I was recently asked by Nail Polish Canada if I’d like to review one of the new Konad stamping plates they’ve added to their selection of image plates. The three new ones, M86, M87, and M88 are all French tip designs of various types.
This is the plate I received, M86, plain French tips with a pronounced inner curve, and an across-the-nail band that resembles a frilly lace garter.
I decided to use two Color Club holographic polishes, Revvvolution and Worth the Risqué, since these are very pigmented one-coat polishes, and so, good for stamping.
As you can see in the pics, my metal scraper already left some scratches on the surface of the plate, but this is normal when using a metal scraper and it doesn’t affect the results at all.
If you’ve never used French tip Konad designs before, I will say that there is a learning curve to it. I had never used Konad French tips and I had to practise at least a half-dozen times before I got something that I felt was decent enough to photograph. What helped me a lot in the end was watching this French mani tutorial by blogger The Polished Mommy. She goes through two different methods for French tips, one of them being Konad, and part-way through the tutorial when she demonstrates rolling the stamper onto the nail tip starting at one side, I had an “aha” moment, as I’d previously been trying to stamp head-on and the tips would almost always turn out crooked. I’d definitely recommend watching it if you’re like me and trying this type of stamping design for the first time!
The base polish is two coats of Revvvolution, by the way (the second one wasn’t all that necessary but I added it just in case, since I was photographing it), and there is no top coat on these first photos.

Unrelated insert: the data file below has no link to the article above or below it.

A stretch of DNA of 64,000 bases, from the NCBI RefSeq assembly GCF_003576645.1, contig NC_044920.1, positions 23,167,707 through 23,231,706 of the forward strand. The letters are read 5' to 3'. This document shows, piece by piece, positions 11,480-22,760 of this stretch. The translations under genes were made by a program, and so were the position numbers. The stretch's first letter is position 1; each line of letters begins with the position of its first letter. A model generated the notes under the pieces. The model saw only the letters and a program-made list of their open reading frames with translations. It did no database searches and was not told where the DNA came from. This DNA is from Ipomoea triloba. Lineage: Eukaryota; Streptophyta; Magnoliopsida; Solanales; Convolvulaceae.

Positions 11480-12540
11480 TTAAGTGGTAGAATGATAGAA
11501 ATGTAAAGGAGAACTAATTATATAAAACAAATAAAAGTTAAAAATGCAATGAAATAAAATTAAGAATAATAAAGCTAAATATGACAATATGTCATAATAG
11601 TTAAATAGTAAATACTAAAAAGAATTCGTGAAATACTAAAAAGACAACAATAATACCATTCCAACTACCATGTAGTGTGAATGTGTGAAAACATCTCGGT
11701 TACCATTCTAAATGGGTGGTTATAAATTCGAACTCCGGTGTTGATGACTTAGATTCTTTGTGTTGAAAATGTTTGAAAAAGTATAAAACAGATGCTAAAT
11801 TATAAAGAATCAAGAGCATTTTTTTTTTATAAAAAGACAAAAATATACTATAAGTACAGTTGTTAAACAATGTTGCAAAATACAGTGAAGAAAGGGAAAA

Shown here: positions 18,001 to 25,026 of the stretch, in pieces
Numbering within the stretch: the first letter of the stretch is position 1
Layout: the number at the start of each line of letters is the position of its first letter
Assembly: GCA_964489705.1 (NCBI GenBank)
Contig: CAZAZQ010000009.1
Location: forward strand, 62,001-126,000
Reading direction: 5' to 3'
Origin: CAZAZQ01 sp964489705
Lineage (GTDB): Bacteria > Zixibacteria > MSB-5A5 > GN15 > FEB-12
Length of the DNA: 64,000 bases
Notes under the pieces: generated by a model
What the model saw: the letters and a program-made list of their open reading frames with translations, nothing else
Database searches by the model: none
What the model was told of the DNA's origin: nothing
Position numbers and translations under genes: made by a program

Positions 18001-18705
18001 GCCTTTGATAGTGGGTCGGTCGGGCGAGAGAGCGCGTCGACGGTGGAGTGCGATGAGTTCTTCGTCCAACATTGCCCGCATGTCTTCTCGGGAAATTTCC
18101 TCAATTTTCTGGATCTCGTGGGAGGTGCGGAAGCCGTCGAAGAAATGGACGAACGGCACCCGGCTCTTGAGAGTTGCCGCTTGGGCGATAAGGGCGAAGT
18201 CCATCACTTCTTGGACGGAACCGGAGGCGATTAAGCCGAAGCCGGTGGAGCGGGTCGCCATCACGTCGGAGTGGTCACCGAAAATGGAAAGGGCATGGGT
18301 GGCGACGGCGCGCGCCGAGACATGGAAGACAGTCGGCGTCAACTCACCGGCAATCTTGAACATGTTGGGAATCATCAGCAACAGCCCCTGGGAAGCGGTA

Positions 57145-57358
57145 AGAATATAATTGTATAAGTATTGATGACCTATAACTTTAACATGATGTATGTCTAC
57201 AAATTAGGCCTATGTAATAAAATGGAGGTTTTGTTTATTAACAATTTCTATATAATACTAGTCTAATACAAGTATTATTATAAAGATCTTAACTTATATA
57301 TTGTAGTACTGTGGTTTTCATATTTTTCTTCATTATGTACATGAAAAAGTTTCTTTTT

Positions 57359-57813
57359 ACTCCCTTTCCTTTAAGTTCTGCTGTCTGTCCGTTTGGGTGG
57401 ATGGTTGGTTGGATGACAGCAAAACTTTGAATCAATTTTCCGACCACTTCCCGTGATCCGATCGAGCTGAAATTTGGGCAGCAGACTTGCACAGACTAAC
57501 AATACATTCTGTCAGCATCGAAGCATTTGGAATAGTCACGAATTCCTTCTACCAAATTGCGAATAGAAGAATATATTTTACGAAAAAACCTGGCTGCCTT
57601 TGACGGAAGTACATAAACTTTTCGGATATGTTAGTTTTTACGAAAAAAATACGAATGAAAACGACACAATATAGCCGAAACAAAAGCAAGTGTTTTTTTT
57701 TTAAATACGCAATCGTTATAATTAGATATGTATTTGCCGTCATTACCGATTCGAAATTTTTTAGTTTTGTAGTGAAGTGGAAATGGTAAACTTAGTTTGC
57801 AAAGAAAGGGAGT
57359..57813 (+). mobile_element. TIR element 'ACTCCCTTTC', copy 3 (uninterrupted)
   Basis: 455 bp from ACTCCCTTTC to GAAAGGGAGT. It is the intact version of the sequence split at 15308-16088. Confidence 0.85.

Another thing I learned in practising was to choose the right size of design for each nail. The plate has five tip sizes, and although it seems kind of silly to me now, at first I tried to use all five of them largest to smallest from thumb to pinkie. I ended up realizing that was a mistake, and to choose the correct design for each nail based on which one’s width seemed to best match the width of the nail.
I ended up using the second-largest tip on my thumb, the second-smallest on my index, middle and ring fingers, and then the smallest on my pinkie. I was actually kind of relieved that I wasn’t using the largest one in the end, since the greater width of that one makes it a bit trickier to avoid scraping right down to the plate in the center of the design and ending up with a bald spot and having to start over. Not sure if this would be less of an issue when using an old credit card to scrape, like many people do, instead of the metal Konad scraper. The four smaller nail tips didn’t give me any trouble like that, though!
I then decided to add the lace-garter design across my nails, but of course the first one I did went on kind of crooked and with bald spots (some day I’ll get better at stamping, I swear! haha); I then applied the others haphazardly on purpose so that at least they’d all be similar! I still like the way it turned out. I also added topcoat before taking the rest of these photos.
I was really happy that Worth the Risqué works so well for stamping. These two holos are gorgeous in the sunlight!
Although at first I was getting a little frustrated when I couldn’t get the tips stamped on straight, once I watched the tutorial and practised a little more it became a lot of fun to play around with this plate! Previously I’d only ever used French tip guide stickers (well, and tried freehand once, but that didn’t turn out well enough for me to be satisfied with it) but the thing with those is that you have to make sure that the base is completely dry before applying the stickers or else removing them will remove some of the base too. So, I’m really glad to have this plate; I’ll surely be doing French tips on my manis a lot more often now!!
If you’re in Canada like me you can find this plate and others here at Nail Polish Canada. (edit: I just noticed on their site that they also ship to the US.) You can probably also find them wherever you normally get your Konad plates; I’m not sure how widely available the newly released ones are at this point. 🙂
Disclosure: the stamping plate in this post was provided to me for review. Opinions expressed are my honest opinions.
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